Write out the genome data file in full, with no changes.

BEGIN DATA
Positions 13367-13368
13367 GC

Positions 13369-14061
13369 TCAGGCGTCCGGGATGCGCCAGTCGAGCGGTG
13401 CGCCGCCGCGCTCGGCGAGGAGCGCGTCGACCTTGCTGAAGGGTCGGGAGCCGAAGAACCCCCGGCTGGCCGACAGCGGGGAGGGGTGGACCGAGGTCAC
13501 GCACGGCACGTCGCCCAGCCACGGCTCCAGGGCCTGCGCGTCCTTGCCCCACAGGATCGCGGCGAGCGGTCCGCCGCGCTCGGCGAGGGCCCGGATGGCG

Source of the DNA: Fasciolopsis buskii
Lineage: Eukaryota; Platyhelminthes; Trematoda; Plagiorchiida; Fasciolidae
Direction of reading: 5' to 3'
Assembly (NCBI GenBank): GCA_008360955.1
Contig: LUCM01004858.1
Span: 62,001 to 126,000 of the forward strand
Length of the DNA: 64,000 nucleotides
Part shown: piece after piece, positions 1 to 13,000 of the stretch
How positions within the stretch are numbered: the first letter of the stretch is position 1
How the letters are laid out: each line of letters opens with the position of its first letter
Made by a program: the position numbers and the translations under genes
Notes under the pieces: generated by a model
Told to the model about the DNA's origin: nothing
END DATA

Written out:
Positions 13367-13368
13367 GC

Positions 13369-14061
13369 TCAGGCGTCCGGGATGCGCCAGTCGAGCGGTG
13401 CGCCGCCGCGCTCGGCGAGGAGCGCGTCGACCTTGCTGAAGGGTCGGGAGCCGAAGAACCCCCGGCTGGCCGACAGCGGGGAGGGGTGGACCGAGGTCAC
13501 GCACGGCACGTCGCCCAGCCACGGCTCCAGGGCCTGCGCGTCCTTGCCCCACAGGATCGCGGCGAGCGGTCCGCCGCGCTCGGCGAGGGCCCGGATGGCG

Source of the DNA: Fasciolopsis buskii
Lineage: Eukaryota; Platyhelminthes; Trematoda; Plagiorchiida; Fasciolidae
Direction of reading: 5' to 3'
Assembly (NCBI GenBank): GCA_008360955.1
Contig: LUCM01004858.1
Span: 62,001 to 126,000 of the forward strand
Length of the DNA: 64,000 nucleotides
Part shown: piece after piece, positions 1 to 13,000 of the stretch
How positions within the stretch are numbered: the first letter of the stretch is position 1
How the letters are laid out: each line of letters opens with the position of its first letter
Made by a program: the position numbers and the translations under genes
Notes under the pieces: generated by a model
Told to the model about the DNA's origin: nothing